You can say eu conheço o menino OR eu encontro o menino. Both can mean to meet someone for the first time. You can also use both verbs to say you are meeting with someone. Encontrar means to meet or to find, depending on the context.
No. When you ask someone if he/she knows something/someone, translate "to know" as conhecer
This is the first time I do not totally agree with Paulenrique. I would think if you know something you would use saber instead of conhecer. But I'm probably wrong
For actions (i.e. verbs), always use saber.
My son doesn't know how to speak yet = Meu filho ainda não sabe falar
But we can say eu sei Matemática or eu sei francês or eu sei essa questão, because the verb is implied: eu sei (fazer/praticar) Matemática ; eu sei (falar) francês ; eu sei (fazer) essa questão
Hey! I have a question. Umm I understand if you're saying Eu conheço o menino that you use conheço and not sei. Is that because sei has to do with like something you're aware of because you already know it. Like ex: Eu sei matemática. But I want to know about if you are referring to someone else. Ela conheçe o menino or ela sabe o menino. Also ex: if someone says, you make me happy, how would I respond? Eu sei? Or can I say eu conheço?
How about, "I know of the boy" or, "I know about the boy"?
Just one for instance: a housemate confronts another saying, "I know about your boyfriend; you do not need to keep hiding him." In this case the housemate knows there is a boyfriend, but maybe does not know him (or even his name), only that he exists on a physical level.
"Do you know who is coming today? Yes, I know about him but I do not actually know him [because we have not met yet]."
"Do you know the boy? Not personally, but I know who you are talking about. He's very popular at school."
Why is it incorrect to translate this as "I get to know the boy"? How would that be said?
Eu conheço o menino means you already know him and are familiar with who he is.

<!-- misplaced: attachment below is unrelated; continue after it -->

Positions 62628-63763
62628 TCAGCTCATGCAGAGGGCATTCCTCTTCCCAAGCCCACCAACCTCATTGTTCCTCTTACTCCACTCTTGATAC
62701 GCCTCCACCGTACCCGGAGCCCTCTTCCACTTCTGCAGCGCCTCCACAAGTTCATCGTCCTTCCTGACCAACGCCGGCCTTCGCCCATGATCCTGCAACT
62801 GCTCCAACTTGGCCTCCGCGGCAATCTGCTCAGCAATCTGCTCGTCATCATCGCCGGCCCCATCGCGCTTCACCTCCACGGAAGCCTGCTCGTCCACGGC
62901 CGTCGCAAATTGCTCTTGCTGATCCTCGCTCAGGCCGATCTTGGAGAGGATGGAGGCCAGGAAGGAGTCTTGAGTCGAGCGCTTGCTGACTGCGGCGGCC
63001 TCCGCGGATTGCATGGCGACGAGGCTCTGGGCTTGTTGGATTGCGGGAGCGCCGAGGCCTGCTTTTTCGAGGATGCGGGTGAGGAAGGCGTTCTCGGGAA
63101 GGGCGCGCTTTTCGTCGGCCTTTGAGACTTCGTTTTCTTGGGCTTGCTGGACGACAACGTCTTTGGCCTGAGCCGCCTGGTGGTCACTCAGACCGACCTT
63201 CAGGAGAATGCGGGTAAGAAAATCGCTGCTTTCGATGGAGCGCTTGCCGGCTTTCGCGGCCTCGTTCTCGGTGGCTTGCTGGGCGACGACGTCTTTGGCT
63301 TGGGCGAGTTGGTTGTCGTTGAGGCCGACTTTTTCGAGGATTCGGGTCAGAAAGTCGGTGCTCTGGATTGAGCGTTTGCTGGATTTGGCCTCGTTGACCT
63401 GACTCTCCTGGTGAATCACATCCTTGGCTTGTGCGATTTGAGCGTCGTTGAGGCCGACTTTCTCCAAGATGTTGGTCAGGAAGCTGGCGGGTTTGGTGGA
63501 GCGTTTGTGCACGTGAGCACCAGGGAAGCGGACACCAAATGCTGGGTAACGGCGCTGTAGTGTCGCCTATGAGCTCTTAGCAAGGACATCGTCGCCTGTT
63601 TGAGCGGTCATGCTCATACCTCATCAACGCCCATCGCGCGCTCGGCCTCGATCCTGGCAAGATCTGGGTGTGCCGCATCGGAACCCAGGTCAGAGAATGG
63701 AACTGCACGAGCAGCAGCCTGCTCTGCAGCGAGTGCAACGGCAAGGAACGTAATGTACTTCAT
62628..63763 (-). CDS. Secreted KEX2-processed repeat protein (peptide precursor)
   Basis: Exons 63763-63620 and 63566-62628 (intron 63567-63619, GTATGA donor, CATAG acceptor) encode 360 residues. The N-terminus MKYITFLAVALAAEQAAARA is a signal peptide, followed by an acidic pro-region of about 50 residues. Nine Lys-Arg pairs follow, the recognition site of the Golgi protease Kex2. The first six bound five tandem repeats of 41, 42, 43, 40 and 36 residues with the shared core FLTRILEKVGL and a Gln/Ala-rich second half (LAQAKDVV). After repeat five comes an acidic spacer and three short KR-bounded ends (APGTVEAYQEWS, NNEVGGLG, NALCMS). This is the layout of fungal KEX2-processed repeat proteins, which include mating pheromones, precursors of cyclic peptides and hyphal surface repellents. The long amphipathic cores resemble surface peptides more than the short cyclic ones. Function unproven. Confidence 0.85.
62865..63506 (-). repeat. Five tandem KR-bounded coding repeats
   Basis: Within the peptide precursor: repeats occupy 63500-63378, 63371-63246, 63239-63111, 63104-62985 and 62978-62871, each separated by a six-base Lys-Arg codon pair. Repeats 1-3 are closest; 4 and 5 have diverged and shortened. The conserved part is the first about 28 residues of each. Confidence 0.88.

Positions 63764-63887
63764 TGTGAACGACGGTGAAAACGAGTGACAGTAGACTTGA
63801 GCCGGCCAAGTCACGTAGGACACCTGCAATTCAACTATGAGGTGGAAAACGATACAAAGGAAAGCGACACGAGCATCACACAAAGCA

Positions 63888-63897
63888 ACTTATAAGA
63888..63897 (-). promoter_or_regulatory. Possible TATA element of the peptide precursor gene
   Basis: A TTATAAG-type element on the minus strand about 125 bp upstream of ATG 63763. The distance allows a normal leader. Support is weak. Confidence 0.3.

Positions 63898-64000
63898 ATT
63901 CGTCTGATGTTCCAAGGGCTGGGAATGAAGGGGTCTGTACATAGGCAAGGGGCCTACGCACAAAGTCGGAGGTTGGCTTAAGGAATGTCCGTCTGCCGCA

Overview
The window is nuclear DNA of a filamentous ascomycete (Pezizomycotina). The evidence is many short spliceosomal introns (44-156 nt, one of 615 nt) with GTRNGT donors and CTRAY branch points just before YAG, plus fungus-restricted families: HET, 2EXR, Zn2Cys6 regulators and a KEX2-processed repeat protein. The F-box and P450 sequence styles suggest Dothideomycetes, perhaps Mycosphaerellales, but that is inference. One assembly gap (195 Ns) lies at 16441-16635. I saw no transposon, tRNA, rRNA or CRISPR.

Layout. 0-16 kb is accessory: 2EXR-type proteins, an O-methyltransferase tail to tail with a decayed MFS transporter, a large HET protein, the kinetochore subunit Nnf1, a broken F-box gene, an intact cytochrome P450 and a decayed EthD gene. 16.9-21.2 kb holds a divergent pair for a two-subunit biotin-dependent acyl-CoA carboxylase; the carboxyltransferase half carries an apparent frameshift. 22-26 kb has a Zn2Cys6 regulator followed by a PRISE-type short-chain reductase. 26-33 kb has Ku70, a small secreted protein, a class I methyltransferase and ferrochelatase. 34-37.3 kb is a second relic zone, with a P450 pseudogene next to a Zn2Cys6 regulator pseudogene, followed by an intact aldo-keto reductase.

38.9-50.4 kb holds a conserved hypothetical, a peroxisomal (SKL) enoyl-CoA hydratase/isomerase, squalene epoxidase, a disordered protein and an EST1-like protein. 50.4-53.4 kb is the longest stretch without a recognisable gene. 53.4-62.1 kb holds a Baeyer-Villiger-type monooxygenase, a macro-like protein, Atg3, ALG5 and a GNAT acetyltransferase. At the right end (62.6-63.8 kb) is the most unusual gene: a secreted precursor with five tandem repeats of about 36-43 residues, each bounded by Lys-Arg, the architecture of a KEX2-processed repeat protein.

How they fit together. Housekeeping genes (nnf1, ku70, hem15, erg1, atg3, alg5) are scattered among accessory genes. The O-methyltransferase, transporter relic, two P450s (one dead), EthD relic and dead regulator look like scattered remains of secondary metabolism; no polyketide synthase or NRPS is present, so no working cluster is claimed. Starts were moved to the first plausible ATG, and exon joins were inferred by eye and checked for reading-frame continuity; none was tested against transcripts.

You could say "eu estou conhecendo o menino" indicating you're in the process of getting to know him.
What's wrong with "I'm acquainted with the boy."? It means the same thing, and is actually more what an American English person would say.
Same question, as it wasn't answered. Why is "I am acquainted with the boy" rejected?
I guess that depends on where you are in America. "Acquainted with" sounds too formal for everyday use to me. "I know the boy" or "I know him" is much more common and informal, to me at least.
Meet is used for the "first" time. It would sound awkward for this sentence,
In the beginning of this exercise, it told me to translate Ela Sabe which in English means ''She knows'' is sabe feminine and conheco masculine? its a bit confusing
Correct, only people and objects have genders. In this case you have two different verbs in Portuguese that translate to the same word in English, but with different contexts.
It's like how in English the word "run" can mean different things: you run an engine, you run a race, you run water through the tap/faucet.
There are similar words in Portuguese and other languages, which means you need to check for context in the sentence, not just direct literal meaning in the individual words — which is a really common mistake when people learn another language. :-)
I hear a slight ee sound after the first o. It's just the hint of a sound. Are there any rules for this kind of diphthongisation?